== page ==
"BT’s proposed merger with EE threatens to make a bad situation worse. It will further starve Openreach of the focus and capital it needs and will extend BT’s dominance of the market. The larger group will have nearly 40% of the entire consumer telecoms market and nearly 70% of the wholesale market.

"It is crucial that we now seize this opportunity to structurally separate Openreach. A fully independent Openreach focused exclusively on infrastructure would be incentivised to maximise coverage and improve quality of service for customers. It would end BT’s ability to erode competition, stimulating innovation, consumer choice and lower prices.

"Separation would accelerate investment in Britain’s digital infrastructure as other providers will have the level playing field they need to build the competing modern infrastructure that our economy desperately needs. Ofcom’s review is very timely and is a crucial first step to securing a market that delivers for Britain."

 

4. Askar Sheibani, chair of the Deeside Business Forum, CEO of The Comtek Group:

"I’m pleased to see Ofcom considering splitting BT from Openreach. It is in communities such as Deeside, North Wales that the lack of competition and access to affordable superfast broadband has caused major unease and business concern.

"If the proposed split goes ahead, the broadband market will see an increase in competition, which will consequently drag down prices for businesses and consumers. Not only this, but the revenue generated from the sale of Openreach should enable BT to spend more on infrastructure and innovation.

"BT will have the opportunity to ensure its network is not only as reliable as possible but that it reaches all corners of the UK, an effort that will prevent the social exclusion caused by a lack of connectivity and fuel economic growth in regions that have previously been effectively ‘cut off’. I’m confident that the split of BT from Openreach will be win win for all."

5. Chris Jagusz, CEO of Azzurri Communications

"I’ll declare an interest here; I was one of the first two dozen people in Openreach, and I helped build it. I’ve always believed in the Openreach mission to treat its customers equally.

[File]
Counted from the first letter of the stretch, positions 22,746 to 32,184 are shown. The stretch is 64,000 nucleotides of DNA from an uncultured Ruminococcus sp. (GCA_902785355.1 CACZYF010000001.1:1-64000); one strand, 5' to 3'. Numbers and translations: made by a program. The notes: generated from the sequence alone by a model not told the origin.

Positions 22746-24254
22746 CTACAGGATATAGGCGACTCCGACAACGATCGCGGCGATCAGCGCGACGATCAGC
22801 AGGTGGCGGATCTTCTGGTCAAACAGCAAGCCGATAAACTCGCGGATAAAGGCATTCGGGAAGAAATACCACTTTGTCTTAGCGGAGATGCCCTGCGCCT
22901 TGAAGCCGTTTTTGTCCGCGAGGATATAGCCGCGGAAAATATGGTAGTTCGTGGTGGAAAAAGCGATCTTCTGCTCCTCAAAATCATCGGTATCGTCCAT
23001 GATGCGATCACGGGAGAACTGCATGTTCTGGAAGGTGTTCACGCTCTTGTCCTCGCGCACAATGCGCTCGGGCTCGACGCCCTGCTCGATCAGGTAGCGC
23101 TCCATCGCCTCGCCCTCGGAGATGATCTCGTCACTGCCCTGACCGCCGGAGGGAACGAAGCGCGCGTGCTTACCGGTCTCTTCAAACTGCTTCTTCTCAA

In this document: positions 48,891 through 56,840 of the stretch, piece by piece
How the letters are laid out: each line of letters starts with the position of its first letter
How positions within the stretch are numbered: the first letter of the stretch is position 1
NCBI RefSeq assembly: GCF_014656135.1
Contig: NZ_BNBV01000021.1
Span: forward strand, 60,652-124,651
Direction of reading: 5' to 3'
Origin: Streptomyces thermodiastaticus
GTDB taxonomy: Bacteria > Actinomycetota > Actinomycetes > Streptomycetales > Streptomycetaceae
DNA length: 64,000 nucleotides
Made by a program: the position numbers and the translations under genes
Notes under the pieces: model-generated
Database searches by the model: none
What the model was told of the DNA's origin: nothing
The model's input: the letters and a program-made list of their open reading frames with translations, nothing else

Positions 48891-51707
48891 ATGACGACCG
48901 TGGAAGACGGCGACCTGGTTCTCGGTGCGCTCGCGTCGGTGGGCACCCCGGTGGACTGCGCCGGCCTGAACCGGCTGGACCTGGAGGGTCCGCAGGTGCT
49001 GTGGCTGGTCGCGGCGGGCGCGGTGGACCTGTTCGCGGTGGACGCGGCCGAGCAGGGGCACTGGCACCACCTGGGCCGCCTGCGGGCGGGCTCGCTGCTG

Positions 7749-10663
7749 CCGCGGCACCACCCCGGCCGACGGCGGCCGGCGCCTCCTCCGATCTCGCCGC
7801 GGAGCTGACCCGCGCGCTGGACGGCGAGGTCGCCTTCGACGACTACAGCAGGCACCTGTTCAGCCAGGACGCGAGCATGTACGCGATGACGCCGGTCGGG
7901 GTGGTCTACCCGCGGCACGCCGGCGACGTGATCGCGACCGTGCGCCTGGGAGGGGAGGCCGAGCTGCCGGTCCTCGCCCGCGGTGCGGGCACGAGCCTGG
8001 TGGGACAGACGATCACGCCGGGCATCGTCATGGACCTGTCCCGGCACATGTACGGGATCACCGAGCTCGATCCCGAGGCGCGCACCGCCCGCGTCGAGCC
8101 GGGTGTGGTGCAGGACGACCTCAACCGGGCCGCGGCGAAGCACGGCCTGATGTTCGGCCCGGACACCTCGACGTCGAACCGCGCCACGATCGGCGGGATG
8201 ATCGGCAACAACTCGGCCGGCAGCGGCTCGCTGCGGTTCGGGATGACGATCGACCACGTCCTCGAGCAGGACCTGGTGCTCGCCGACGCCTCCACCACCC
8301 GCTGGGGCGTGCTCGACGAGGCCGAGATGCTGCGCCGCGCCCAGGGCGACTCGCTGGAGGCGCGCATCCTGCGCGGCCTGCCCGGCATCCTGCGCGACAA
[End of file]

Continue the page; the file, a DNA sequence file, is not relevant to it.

"It might treat them all equally badly, or equally well – but either way, I believe that Openreach does not offer any better service to BT Retail or BT Global Services than it offers to my company, Azzurri Communications.

"However, as the market for competitive fibre networks has started to open up I’ve become increasingly uncomfortable with the idea of BT having a captive nationwide fibre operator in the form of Openreach.

"It’s hard to imagine that BT’s investment decisions for Openreach aren’t taken with at least half an eye on the benefits for its retail businesses. What’s good for BT Retail and BTGS isn’t necessarily what’s good for the industry as a whole.

"It’s had ten years in which to grow up. It’s time Openreach broke free of its parent and started to make investment decisions based on the needs of all consumers, not just those that BT wants as customers; of UK plc, not just BT plc."

 

6. Rob Hilborn, head of strategy for the broadband comparison website Broadband Genie:

"I think the pro-split campaign needs to be careful what it wishes for. It’s easy to paint BT as the bogeyman, but it’s the company charged with getting broadband to everyone, making it an easy target.

"The likes of Sky and TalkTalk complain without offering solutions and Virgin stops laying cable at the first sign of a dip in profits. Where were TalkTalk and Sky in the rural broadband bids, for example?

"But if pushed, I would vote to split Openreach from BT – but only if the other networks were going to put their money where their whining comes from and get behind giving broadband users across the UK the broadband they deserve – not just in the more profitable towns and cities.

"The networks talk constantly about ‘fair competition’, when what people want is simply good broadband for all."